NEW YORK (AP) — The drilling services company Baker Hughes on Wednesday implemented a policy of disclosing all of the chemicals used in its fracking operations.
Environmental groups and local communities have for years been pushing for full disclosure of the chemicals used in hydraulic fracturing, a drilling technique also known as fracking.
In response, the oil and gas industry set up an online database -- at FracFocus.org -- that lists many of the chemicals, but held back crucial information on certain chemicals and the amounts used on the grounds that it would provide competitors with trade secrets.
Following six months of negotiations with its suppliers, Baker Hughes says starting Wednesday it will list all of the individual chemicals it uses for fracking on the industry website FracFocus, although it won’t provide information about the proportions used in its cocktails, FuelFix reports.
NEW YORK (AP) — Exxon Mobil issued a report Tuesday that acknowledges the environmental risks of hydraulic fracturing but also defends the practice as being better for the environment than other types of energy production and generation.
Under pressure from the corporate responsibility group As You Sow, as well as New York City Comptroller Scott Stringer and other shareholders, Exxon agreed earlier this year to reveal more about how it manages the risks involved with the drilling technique, known as fracking.
The report acknowledges that drilling wells and producing oil and gas from shale formations and other so-called unconventional sources do carry risks, including the possibility of water contamination and leaks of natural gas into the atmosphere that contribute to climate change.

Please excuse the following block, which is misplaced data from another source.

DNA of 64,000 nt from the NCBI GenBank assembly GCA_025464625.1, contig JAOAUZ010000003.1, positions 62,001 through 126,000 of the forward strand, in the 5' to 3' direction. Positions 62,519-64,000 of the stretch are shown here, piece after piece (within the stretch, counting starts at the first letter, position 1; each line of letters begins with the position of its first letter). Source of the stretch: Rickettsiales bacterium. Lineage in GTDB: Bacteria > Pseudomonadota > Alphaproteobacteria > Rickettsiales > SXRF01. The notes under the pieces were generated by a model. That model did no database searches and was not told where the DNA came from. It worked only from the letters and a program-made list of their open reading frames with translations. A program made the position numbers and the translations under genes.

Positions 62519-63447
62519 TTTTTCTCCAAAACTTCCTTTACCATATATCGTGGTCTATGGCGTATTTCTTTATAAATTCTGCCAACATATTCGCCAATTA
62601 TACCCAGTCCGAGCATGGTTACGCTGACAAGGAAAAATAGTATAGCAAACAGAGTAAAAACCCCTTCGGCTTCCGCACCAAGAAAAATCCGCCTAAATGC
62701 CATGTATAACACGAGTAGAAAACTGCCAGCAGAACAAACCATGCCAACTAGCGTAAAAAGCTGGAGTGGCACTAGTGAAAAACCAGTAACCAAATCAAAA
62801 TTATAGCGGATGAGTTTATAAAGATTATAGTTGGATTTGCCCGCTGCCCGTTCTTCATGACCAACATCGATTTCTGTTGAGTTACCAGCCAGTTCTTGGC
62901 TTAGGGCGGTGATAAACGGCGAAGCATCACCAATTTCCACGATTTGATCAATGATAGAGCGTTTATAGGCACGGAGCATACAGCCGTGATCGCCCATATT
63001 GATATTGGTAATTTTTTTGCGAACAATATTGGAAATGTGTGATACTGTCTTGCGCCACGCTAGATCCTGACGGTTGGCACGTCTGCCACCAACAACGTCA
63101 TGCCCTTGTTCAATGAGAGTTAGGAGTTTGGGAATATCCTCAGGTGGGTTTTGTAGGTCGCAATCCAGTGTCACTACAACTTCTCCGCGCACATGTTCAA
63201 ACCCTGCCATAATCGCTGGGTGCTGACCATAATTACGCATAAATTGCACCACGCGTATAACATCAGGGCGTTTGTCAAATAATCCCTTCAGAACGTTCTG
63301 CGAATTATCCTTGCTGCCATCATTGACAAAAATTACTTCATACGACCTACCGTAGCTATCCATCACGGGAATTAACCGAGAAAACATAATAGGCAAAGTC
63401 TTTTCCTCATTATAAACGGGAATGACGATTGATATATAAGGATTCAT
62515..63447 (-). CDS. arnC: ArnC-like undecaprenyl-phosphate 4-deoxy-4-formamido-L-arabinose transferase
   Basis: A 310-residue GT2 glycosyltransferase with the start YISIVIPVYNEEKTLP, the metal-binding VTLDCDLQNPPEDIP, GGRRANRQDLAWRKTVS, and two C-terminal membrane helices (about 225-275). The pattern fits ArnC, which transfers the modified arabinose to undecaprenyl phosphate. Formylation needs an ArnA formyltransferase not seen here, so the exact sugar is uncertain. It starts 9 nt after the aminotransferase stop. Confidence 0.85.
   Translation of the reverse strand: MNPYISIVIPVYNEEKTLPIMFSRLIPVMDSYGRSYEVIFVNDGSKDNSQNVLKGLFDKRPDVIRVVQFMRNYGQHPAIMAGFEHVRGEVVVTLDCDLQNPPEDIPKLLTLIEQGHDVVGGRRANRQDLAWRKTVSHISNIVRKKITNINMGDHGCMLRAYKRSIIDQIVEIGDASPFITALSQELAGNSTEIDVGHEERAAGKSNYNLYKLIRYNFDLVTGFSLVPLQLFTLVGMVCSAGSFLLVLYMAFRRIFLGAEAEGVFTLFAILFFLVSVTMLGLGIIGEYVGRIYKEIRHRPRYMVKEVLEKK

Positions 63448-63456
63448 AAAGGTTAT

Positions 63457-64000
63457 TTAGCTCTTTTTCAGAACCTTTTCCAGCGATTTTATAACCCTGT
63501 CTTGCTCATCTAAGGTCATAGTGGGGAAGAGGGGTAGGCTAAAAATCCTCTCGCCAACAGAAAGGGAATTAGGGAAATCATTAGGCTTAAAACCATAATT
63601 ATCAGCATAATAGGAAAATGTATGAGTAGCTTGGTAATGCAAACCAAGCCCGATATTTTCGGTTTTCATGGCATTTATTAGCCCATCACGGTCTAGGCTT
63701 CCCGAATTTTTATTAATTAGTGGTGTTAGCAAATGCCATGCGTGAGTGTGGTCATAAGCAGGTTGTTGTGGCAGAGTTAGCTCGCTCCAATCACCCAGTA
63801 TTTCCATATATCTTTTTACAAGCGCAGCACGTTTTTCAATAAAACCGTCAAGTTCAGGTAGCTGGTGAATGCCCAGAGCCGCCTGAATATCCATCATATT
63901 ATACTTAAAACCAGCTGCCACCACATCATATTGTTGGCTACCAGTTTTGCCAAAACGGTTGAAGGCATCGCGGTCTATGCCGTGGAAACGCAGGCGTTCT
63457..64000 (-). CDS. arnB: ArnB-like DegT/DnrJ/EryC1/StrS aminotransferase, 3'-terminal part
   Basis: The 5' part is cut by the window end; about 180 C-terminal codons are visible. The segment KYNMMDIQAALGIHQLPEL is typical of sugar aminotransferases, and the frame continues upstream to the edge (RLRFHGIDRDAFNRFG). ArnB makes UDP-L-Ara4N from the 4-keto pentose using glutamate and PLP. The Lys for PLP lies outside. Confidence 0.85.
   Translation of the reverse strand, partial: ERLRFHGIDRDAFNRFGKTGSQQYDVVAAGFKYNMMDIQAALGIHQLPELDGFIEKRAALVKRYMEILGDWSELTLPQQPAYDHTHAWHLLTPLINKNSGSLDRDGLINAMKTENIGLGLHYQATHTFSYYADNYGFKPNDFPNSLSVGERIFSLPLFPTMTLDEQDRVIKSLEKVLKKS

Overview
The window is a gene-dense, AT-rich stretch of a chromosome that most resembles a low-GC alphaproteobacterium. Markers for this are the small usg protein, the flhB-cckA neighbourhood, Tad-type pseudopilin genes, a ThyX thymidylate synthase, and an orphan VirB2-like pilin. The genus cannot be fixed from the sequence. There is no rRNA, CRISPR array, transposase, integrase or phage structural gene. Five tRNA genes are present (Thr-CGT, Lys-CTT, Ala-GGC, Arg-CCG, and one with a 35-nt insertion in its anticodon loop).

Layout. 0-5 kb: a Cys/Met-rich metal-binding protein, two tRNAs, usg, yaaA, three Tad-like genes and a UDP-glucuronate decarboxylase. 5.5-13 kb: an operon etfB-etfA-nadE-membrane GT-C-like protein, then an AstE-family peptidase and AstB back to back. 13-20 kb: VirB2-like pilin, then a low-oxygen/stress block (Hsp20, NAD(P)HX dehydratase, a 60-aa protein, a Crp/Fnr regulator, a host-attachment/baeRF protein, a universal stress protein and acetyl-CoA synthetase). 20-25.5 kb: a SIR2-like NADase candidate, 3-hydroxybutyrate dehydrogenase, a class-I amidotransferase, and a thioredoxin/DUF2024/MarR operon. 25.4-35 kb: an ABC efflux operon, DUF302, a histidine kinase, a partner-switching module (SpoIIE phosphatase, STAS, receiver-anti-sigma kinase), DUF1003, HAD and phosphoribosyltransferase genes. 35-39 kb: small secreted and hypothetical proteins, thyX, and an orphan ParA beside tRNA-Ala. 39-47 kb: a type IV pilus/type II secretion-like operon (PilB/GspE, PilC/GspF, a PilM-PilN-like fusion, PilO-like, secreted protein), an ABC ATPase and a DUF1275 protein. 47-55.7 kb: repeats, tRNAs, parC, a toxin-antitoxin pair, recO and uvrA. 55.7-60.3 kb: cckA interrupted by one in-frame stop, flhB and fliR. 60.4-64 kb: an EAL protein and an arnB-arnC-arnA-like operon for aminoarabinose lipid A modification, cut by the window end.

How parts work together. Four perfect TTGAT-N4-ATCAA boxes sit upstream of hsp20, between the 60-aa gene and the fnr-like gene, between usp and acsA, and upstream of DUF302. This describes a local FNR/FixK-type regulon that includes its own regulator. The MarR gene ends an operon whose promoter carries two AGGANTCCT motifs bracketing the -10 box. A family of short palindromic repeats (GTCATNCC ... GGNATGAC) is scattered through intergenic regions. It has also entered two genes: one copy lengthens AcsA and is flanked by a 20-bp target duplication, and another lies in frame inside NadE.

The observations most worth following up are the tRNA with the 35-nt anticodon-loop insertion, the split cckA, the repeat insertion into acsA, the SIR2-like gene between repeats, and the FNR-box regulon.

NEW YORK (AP) — Exxon Mobil is explaining how it is working to manage the risks of hydraulic fracturing in a report issued in response to pressure from a corporate responsibility group, the New York City Comptroller, and other shareholders.
The report acknowledges that drilling wells and producing oil and gas from shale formations and other so-called unconventional sources do carry risks. The report also goes into detail about the benefits of unconventional oil and gas production and how it compares favorably to many other types of energy production and generation.
PITTSBURGH (AP) — The gas drilling industry in Pennsylvania is recycling more and more water and one river basin commission now reports drillers there are drawing less freshwater than in the past.
Water use by the natural gas industry in the Susquehanna River Basin peaked at about 3.8 billion gallons in 2011 and that figure declined to about 3.1 billion gallons in 2013, Andrew J. Gavin, deputy executive director of the Susquehanna River Basin Commission, told The Associated Press.
Mining sand to meet the growing demands of fracking -- a practice currently common in parts of Wisconsin but with the potential to spread from Maine to Iowa -- poses risks to water, air, public health and property values in communities, according to a report put together by the Civil Society Institute, the Los Angeles Times reports.